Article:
( M D M' D' M D2 M') U2 ( M D2 M' D M D' M) U2

Do comment if you come up with other cool variations :-)

$\endgroup$
  • $\begingroup$ Like an essay but well explained $\endgroup$ – VortexYT Jul 27 '17 at 13:15
2
$\begingroup$

By the beginners method You can use this algorithm R U R' U R U U R' By this algorithm two to three times by keeping green as your face you can solve your corner piece. enter image description here

$\endgroup$
2
$\begingroup$

This sequence twists the front two corners on the top face:

(R'DRFDF') U' (FD'F'R'D'R) U

We can write this

A U' A' U (14 turns)

where A is (R'DRFDF').

To swap the front right corner and the back left corner, both on the top face, use

A U2 A' U2 (also 14 turns).

Written out in full, this is

(R'DRFDF') U2 (FD'F'R'D'R) U2

$\endgroup$
2
$\begingroup$

You can use an OLL (CFOP Fridrich) algorithm to complete the yellow side. For this case: Position the cube as seen in the pic with yellow as the top face and carry out the algorithm.

enter image description here

You can then use either the beginner's method or any other layer-based solving method to arrange the top layer into the correct positions (PLL in CFOP).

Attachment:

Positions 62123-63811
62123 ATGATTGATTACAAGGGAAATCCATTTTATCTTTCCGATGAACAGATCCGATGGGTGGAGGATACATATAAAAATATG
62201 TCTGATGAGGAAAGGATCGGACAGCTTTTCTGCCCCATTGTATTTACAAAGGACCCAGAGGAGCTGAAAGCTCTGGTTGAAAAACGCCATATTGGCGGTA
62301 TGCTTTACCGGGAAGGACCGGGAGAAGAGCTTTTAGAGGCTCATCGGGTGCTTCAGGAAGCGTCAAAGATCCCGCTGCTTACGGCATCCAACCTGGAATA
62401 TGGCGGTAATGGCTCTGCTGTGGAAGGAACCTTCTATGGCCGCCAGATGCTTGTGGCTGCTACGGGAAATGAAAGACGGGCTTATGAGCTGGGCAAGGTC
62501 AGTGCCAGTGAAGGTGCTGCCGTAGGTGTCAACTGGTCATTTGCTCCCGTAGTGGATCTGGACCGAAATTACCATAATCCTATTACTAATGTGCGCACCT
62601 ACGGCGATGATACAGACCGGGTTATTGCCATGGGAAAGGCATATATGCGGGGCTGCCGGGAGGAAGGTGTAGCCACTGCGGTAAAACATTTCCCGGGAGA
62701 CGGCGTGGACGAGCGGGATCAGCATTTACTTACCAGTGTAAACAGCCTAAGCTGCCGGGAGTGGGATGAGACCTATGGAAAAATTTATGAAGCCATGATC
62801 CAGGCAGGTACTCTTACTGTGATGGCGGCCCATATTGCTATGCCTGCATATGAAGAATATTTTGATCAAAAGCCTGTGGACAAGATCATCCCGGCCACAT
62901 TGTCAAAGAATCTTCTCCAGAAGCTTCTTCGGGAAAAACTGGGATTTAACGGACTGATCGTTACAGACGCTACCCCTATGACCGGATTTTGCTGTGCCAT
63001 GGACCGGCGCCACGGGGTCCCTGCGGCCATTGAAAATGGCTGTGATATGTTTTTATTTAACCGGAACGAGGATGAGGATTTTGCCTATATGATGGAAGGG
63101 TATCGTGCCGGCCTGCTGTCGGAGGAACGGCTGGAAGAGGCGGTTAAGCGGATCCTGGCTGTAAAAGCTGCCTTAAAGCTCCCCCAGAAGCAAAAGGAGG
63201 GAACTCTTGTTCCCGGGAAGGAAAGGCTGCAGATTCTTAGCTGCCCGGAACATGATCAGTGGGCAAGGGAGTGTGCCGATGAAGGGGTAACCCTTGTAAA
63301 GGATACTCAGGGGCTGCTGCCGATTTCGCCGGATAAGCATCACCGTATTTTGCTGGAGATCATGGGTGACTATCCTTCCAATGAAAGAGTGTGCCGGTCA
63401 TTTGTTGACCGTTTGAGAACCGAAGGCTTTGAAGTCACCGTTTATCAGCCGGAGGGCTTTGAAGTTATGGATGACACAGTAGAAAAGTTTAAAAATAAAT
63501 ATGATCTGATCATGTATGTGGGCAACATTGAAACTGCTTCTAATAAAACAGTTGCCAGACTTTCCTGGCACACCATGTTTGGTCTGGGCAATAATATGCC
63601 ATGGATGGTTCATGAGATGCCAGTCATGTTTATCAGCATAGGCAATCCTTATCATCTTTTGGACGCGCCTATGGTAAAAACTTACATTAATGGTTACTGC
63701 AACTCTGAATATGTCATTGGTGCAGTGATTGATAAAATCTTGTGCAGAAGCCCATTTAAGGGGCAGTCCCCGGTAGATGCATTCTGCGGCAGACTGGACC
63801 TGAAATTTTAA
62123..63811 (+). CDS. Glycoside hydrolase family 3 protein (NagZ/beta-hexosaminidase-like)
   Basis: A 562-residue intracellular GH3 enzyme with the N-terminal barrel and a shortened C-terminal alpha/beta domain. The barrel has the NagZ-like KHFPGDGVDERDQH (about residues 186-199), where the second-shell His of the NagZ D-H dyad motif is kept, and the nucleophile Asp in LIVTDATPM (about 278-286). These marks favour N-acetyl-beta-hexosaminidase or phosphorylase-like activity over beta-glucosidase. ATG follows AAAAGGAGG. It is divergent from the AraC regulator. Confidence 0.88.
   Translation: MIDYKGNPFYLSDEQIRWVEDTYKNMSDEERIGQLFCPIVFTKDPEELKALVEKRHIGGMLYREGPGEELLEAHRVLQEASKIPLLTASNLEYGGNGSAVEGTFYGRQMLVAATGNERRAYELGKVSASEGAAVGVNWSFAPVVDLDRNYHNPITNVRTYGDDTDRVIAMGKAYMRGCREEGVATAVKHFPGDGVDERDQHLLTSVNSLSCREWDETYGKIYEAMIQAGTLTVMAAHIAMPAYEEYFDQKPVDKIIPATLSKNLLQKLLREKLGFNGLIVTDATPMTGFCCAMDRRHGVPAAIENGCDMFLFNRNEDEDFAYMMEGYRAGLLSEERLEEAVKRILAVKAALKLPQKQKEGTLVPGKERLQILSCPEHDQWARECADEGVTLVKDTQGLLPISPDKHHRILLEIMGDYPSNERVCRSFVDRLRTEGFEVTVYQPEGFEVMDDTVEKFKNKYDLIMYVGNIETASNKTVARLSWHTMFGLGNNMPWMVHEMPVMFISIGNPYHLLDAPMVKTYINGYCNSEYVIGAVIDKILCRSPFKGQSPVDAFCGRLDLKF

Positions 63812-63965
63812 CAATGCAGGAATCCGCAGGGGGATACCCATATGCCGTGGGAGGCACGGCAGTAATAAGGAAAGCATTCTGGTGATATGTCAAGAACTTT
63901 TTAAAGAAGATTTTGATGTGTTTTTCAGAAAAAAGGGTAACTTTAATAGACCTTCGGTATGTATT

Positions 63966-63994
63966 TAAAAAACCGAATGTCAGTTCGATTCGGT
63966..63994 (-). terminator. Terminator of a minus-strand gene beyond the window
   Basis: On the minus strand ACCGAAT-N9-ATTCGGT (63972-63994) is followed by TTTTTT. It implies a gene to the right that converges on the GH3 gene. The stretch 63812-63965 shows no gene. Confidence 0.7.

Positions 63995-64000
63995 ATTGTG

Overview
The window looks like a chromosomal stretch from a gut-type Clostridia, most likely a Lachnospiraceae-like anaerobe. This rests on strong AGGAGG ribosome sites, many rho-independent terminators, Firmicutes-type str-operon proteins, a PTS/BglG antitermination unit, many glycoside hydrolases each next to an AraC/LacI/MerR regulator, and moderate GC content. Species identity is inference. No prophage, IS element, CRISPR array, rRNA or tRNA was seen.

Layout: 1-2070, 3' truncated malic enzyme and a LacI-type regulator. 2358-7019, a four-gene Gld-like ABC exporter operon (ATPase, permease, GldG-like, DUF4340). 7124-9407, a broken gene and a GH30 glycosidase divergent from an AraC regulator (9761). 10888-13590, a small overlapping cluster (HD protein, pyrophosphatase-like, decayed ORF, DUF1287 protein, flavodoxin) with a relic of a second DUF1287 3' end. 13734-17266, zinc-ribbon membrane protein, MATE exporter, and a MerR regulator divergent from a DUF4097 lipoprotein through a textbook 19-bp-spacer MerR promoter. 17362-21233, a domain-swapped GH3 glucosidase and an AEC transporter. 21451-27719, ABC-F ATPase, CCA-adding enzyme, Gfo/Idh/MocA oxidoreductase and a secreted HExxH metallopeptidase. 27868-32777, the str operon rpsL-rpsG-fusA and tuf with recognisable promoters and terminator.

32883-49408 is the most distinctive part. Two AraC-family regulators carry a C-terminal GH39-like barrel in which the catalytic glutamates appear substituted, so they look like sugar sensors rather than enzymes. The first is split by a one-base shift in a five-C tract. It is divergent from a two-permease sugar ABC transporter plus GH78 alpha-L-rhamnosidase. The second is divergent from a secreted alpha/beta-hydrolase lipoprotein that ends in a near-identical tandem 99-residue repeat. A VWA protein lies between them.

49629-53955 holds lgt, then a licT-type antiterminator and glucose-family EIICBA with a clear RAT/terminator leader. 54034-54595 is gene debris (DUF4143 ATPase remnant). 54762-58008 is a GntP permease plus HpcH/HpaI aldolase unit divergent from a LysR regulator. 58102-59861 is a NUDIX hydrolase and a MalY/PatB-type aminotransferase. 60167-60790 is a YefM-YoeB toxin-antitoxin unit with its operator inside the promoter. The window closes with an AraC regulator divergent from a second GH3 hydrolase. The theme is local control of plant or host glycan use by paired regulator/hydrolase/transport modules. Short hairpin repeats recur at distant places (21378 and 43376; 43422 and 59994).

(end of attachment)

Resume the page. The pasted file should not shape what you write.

image source: https://ruwix.com/the-rubiks-cube/advanced-cfop-fridrich/orient-the-last-layer-oll/

$\endgroup$
  • $\begingroup$ Welcome to the site! Is the image yours, or taken from somewhere else? If the latter is true, then I suggest adding attribution. $\endgroup$ – EKons Jul 9 '18 at 18:57
2
$\begingroup$

The most efficient and easy to remember is a meson discovered by Erno Rubik himself:

(U2 F L' D2 L F')2

Michael Keller Puzzle Laboratory

$\endgroup$
1
$\begingroup$

You can solve this with a slightly modified version of your algorithm. With green in front and yellow on top do:

B' R U2 R' U' R U' R' L' U2 L U L' U L B

You'll notice that all I did was add a B' and a B. This works because the algorithm only moves two pieces, allowing you to do set up moves to change which two pieces are changed.

$\endgroup$

Your Answer

By clicking “Post Your Answer”, you agree to our terms of service, privacy policy and cookie policy

Not the answer you're looking for? Browse other questions tagged or ask your own question.